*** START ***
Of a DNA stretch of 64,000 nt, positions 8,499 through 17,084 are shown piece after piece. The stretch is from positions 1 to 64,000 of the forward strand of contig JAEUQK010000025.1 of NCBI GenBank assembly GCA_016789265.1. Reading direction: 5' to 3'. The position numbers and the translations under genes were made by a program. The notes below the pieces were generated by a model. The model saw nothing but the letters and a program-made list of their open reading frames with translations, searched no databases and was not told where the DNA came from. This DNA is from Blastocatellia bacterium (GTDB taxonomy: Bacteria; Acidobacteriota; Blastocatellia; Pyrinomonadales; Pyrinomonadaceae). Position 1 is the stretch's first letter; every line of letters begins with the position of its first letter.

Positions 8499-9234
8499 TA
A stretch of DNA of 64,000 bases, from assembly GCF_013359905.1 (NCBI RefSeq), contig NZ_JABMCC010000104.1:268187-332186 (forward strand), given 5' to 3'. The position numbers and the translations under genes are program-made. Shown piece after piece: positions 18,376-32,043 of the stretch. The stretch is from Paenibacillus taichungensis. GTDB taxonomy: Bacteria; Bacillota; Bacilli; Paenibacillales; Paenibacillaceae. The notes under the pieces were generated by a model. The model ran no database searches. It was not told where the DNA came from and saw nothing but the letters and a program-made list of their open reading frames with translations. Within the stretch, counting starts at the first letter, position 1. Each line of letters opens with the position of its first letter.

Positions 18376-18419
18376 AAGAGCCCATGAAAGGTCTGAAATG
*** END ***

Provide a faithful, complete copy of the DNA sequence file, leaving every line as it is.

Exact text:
Of a DNA stretch of 64,000 nt, positions 8,499 through 17,084 are shown piece after piece. The stretch is from positions 1 to 64,000 of the forward strand of contig JAEUQK010000025.1 of NCBI GenBank assembly GCA_016789265.1. Reading direction: 5' to 3'. The position numbers and the translations under genes were made by a program. The notes below the pieces were generated by a model. The model saw nothing but the letters and a program-made list of their open reading frames with translations, searched no databases and was not told where the DNA came from. This DNA is from Blastocatellia bacterium (GTDB taxonomy: Bacteria; Acidobacteriota; Blastocatellia; Pyrinomonadales; Pyrinomonadaceae). Position 1 is the stretch's first letter; every line of letters begins with the position of its first letter.

Positions 8499-9234
8499 TA
A stretch of DNA of 64,000 bases, from assembly GCF_013359905.1 (NCBI RefSeq), contig NZ_JABMCC010000104.1:268187-332186 (forward strand), given 5' to 3'. The position numbers and the translations under genes are program-made. Shown piece after piece: positions 18,376-32,043 of the stretch. The stretch is from Paenibacillus taichungensis. GTDB taxonomy: Bacteria; Bacillota; Bacilli; Paenibacillales; Paenibacillaceae. The notes under the pieces were generated by a model. The model ran no database searches. It was not told where the DNA came from and saw nothing but the letters and a program-made list of their open reading frames with translations. Within the stretch, counting starts at the first letter, position 1. Each line of letters opens with the position of its first letter.

Positions 18376-18419
18376 AAGAGCCCATGAAAGGTCTGAAATG